Wednesday, August 13, 2008

The Library: A Distant Goal

I was a teacher before I was a mom. I know the joys of reading. I embrace the joys of literacy. I know the energy and spirit in a bookstore and a library, and I cannot think of a more fulfilling way to spend an afternoon.

I had big plans for my role as a mother and our relationship with the paradise of free books. I was going to be the mom who had a date at the library every week. My children and I would know all the librarians by name, my kids would have their own library cards when they were only months old, and it would be their favorite outing of the week. I had such big plans for their familiarity with books, their joy for reading, their exposure to all things literary. We would stroll up and down the racks, and they would gently and peacefully tell me their book choices, with great obedience, gratitude, and tenderness in their hearts. And most of all, my kids were going to display exemplary behavior during Story Hour.

That was the plan.

And then I actually took them to the library.

What actually happened did not fall anywhere close to my grand delusions. The library is indeed enticing to them, but that's because they want to burst forth from the stroller and run to the far corners of the bean bag chairs. They do not wish to be contained. They want to pick out the books they want... or rather, they want to pick them off the shelves and abandon them for some patient librarian to reshelve. They are loud. They are whiny. They want to quit before we start, but when it's time to go, they don't want to leave.

And don't even get me started on Story Hour. Sure, we found success a few times when Tuck was teeny tiny. Like, before he could crawl. But once there was any option for mobility, he had no desire to sit in my lap to hear a story, no matter how many fingerplays the librarian performed. The librarian began each Story Hour by saying, "We know that some days are better than others, so if this is one of those other days, feel free to leave the story corner and look at other things in the library." Well, that's all Tucker ever needed to hear.

As soon as he turned a year old, everything in him screamed, This is not your day, Mom. Let's blow this joint.

More than once, I battled and I restrained (both Tucker and myself), and he fussed and complained until we could do this no longer, out of respect for our relationship and everyone else's library experience. We left the story corner, in pursuit of some colorful books to distract him. But when it was time to put him in the stroller, he threw a royal fit, yelling and screaming at me. It was so enjoyable. Such parenting bliss.

And yet we were surrounded by calm parents and obedient children all around us, peacefully enjoying their visit to the library, choosing age appropriate books to occupy bedtimes and naptimes for days to come. My son? Not so much into that routine.

Forgive me for the honesty of this paragraph, but more than once I wanted to shout at them: Screw you! Screw all of you and your lapsitting children!! Screw this whole scene!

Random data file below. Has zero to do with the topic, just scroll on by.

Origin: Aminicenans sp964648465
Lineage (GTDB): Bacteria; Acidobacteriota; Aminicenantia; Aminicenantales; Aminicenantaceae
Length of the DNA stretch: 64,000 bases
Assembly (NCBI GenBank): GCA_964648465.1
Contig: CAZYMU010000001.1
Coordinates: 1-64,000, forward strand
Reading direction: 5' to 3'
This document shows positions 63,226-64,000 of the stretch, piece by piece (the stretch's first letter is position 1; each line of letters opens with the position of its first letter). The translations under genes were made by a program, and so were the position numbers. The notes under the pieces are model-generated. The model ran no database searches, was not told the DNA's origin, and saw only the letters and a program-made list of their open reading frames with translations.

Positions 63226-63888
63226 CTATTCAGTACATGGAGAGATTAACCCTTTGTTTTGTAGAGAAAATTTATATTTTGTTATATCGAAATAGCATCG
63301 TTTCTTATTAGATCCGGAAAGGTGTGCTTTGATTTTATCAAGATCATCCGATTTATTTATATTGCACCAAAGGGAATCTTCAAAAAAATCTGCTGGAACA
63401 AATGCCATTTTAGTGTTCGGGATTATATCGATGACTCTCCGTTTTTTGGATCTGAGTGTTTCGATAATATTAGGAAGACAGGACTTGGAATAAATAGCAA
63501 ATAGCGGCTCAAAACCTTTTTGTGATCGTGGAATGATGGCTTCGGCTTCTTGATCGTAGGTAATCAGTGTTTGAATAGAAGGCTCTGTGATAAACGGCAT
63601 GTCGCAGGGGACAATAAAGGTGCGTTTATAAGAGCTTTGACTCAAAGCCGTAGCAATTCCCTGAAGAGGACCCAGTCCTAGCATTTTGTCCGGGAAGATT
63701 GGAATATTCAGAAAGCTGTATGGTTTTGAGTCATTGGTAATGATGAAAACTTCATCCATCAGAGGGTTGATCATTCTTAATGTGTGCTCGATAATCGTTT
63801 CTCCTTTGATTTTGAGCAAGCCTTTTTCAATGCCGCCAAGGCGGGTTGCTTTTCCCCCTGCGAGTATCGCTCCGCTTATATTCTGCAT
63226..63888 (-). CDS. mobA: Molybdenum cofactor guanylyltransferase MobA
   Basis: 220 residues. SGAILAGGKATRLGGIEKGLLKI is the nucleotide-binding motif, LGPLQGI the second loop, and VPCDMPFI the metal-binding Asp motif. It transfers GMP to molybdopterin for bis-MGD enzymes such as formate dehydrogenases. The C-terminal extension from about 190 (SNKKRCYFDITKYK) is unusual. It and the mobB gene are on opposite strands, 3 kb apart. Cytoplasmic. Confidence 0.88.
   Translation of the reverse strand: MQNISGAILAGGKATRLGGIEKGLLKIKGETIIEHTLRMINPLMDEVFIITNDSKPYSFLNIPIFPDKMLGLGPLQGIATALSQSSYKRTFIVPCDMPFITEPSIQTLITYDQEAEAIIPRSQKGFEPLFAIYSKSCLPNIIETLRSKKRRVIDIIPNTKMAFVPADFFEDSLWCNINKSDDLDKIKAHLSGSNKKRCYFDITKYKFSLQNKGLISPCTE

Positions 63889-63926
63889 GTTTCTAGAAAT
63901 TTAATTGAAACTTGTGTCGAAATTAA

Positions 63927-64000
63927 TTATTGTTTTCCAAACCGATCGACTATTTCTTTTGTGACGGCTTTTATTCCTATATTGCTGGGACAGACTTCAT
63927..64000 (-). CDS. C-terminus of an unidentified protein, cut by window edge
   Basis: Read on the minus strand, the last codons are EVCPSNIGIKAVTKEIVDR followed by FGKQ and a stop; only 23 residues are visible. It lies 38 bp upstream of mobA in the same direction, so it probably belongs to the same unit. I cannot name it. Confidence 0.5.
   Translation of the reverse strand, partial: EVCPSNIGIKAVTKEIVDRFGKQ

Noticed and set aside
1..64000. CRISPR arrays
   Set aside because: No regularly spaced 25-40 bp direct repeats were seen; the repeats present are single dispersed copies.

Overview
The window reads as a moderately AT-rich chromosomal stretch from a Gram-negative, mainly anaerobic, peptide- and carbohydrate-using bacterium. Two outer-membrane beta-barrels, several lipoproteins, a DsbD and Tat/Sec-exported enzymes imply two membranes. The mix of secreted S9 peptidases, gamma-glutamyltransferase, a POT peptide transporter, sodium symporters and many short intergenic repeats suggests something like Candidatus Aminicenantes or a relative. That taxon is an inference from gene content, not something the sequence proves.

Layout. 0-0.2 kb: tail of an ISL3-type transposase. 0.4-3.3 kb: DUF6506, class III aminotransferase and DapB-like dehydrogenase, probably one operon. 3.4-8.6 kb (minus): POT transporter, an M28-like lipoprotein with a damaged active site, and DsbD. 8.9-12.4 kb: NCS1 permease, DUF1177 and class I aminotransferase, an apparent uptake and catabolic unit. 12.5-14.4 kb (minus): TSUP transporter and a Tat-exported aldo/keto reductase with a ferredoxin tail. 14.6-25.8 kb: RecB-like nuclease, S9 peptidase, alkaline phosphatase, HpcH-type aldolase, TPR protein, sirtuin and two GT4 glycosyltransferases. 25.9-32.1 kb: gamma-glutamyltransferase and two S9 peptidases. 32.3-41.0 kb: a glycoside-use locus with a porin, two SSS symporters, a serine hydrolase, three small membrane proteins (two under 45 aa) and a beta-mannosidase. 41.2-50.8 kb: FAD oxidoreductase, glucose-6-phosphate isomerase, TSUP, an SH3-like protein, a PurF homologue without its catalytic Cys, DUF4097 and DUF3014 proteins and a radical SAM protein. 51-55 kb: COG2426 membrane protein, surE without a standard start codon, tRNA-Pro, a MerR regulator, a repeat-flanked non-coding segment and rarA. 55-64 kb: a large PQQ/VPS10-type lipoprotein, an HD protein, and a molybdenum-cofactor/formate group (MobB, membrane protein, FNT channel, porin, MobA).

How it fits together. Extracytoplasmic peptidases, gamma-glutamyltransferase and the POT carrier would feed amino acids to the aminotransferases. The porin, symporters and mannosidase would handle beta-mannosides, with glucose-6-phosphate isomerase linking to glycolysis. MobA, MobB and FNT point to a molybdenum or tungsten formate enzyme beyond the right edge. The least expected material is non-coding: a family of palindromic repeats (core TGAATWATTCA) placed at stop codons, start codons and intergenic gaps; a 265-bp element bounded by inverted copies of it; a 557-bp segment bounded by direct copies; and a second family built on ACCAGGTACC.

But I do not say those things out loud, in public settings. I'm not that girl. (Unless you know me really, really well.)

We haven't yet tried Story Hour with Tyler. Because I'm a smart girl, and I do not choose to enter a hostile situation in which I am outnumbered.

So yesterday, I was delighted to encourage and affirm my friend when she asked me, "Tricia, how can I get my preschoolers to enjoy the library??"

My response: "Oh, we've given that up for a good long while. My children hate the library. It's not fun for them or for me, so we don't go. They love the books I bring home, but they hate the process of choosing them. This month's issue of Parent's magazine affirmed my decision. The article said that if your children are too young to choose their own books, then simply go on your own and choose for them. Well, my kids aren't too young for the choice, but they are too loud for the privilege. We'll try it again in a few years."

In the meantime, I'll keep reading to them - a lot. Everyday. And I will tell them stories of a fantasy land, in a far away village called Library, where there are more books than they can dare to imagine. And someday, when they are big and strong and quiet and patient and ready, we will visit there. But for now, that will be Mommy's magical place to run away to.

Since nobody else in my family wants to go anyway.


my3boys said...

"I wanted to shout at them: Screw you! Screw all of you and your lapsitting children!! Screw this whole scene!"

I have never before typed this, but right now it is most appropriate: ROFL!!!

p.s. I have found that the year when they are 3 turning to 4 (Tucker is almost there!) is a good year for the library. Maybe you can try shorter trips like just books or just storytime, but not both on the same day. Just an idea...every kid is different.

Tricia said...

That's a GREAT tip, Dana. Thank you.

And i am so happy to make you laugh... :o)

thekeller4 said...

Perhaps we should go to storytime with you so you don't feel like you're the only parent with "unruly" children. :)